Once ‘nearly extinct’ Darwin’s Galapagos tortoises have made a spectacular comeback, with their numbers rising to more than 1,000 from a measly 15 in the 1970’s, conservationists say.
The tortoises, which helped inspire naturalist Charles Darwin’s theories of evolution, were virtually extinct — but owing to a successful breeding programme there are more than 1,000 on the islands of Santa Cruz, Santiago, Pinzen, and Espanola.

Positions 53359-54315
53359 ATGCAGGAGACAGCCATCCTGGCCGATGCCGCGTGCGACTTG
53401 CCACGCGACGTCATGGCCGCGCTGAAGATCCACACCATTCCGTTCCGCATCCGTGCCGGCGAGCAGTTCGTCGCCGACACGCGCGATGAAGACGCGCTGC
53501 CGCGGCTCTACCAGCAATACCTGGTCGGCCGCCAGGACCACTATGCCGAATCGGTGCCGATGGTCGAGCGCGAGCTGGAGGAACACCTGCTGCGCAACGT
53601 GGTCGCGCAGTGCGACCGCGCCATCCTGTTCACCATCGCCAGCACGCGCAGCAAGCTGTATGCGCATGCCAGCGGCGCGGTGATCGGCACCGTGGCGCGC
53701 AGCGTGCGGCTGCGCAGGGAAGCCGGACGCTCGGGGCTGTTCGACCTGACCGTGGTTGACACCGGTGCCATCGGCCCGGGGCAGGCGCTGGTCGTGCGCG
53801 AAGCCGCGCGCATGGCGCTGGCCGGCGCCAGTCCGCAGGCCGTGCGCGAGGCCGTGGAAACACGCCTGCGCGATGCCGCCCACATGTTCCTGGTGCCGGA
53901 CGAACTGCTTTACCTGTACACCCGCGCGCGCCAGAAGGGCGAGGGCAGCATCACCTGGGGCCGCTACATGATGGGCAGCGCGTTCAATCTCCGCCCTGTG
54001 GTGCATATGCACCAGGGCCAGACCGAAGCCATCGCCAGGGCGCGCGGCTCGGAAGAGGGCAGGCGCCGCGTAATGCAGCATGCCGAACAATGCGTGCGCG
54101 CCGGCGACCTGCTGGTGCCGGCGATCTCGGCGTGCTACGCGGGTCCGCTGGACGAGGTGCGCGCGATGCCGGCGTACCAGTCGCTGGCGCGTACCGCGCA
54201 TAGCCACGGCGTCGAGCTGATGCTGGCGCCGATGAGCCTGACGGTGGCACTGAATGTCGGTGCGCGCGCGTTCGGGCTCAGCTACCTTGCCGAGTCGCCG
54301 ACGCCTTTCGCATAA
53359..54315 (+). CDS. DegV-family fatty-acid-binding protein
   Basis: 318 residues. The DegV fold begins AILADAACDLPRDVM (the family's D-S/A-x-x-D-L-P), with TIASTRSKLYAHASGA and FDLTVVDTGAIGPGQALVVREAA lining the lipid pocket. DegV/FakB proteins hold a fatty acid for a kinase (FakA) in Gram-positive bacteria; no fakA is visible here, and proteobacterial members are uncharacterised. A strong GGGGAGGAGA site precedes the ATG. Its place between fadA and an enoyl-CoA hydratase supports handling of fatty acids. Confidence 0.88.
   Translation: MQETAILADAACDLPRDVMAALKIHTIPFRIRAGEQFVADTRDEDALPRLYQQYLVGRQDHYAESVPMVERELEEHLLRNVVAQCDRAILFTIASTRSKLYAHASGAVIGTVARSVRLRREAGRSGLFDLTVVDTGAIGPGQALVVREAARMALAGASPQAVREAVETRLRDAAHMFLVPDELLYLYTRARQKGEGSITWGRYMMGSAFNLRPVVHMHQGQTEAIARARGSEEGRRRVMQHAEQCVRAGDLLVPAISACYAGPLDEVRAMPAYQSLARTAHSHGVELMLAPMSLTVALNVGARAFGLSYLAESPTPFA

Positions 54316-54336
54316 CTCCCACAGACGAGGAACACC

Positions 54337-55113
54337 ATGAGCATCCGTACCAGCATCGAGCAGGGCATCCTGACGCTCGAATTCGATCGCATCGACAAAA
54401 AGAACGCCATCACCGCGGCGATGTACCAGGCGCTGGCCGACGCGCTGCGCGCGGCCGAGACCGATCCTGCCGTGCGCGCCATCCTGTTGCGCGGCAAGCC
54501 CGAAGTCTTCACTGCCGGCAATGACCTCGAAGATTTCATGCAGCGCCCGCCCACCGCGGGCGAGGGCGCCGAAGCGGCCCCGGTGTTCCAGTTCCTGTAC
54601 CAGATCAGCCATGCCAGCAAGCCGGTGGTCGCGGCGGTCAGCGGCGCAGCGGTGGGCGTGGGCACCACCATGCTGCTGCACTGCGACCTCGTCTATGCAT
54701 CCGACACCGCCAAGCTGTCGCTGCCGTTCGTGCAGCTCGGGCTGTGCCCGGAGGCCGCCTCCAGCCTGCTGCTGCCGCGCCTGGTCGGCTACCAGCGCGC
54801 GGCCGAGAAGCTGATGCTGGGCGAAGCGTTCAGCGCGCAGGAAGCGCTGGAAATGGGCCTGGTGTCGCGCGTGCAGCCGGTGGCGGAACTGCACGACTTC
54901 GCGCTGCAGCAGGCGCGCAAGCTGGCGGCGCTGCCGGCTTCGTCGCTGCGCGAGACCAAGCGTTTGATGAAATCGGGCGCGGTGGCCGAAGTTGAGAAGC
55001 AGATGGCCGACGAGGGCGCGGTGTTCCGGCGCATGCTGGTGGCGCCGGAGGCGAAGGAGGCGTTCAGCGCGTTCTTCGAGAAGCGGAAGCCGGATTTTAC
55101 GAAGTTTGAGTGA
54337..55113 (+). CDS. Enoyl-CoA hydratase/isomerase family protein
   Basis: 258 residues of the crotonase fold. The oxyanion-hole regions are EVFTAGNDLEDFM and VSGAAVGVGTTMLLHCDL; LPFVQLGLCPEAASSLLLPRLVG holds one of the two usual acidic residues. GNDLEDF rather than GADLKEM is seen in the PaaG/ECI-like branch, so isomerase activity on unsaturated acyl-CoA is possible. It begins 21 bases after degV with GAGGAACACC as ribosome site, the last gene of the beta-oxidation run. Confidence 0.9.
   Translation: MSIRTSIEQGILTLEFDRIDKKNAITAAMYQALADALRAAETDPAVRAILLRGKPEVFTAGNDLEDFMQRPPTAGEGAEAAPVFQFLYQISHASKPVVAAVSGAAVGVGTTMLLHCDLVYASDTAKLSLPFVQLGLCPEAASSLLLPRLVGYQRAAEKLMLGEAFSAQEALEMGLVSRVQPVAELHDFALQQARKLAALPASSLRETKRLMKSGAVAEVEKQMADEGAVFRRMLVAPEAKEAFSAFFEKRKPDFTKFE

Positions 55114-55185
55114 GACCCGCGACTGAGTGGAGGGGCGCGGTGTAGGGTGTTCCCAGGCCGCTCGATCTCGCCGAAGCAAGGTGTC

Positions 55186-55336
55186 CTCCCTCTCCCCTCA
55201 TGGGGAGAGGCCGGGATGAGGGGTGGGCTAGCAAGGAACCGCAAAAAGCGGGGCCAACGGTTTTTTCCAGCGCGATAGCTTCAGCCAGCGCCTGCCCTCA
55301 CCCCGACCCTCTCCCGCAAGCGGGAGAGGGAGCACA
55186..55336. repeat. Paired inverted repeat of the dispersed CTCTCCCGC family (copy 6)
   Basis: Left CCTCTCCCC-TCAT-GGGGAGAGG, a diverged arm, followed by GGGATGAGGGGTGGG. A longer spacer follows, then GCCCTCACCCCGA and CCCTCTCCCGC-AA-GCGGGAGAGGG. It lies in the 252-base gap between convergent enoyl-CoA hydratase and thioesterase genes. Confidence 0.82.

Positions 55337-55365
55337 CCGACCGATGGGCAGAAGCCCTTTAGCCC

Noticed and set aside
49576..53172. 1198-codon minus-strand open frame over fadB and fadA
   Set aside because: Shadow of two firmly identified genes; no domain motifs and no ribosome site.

Conservationists began a unique project to return the environment back to the time when Darwin first visited the Galapagos, a group of rocky, volcanic islands, in the mid 19th century.
The current UNESCO world natural heritage site was and continues to be home to dozens of species.
Darwin was fascinated by the giant tortoise and in particular noted the difference in the shape of their shells between the different species on each island.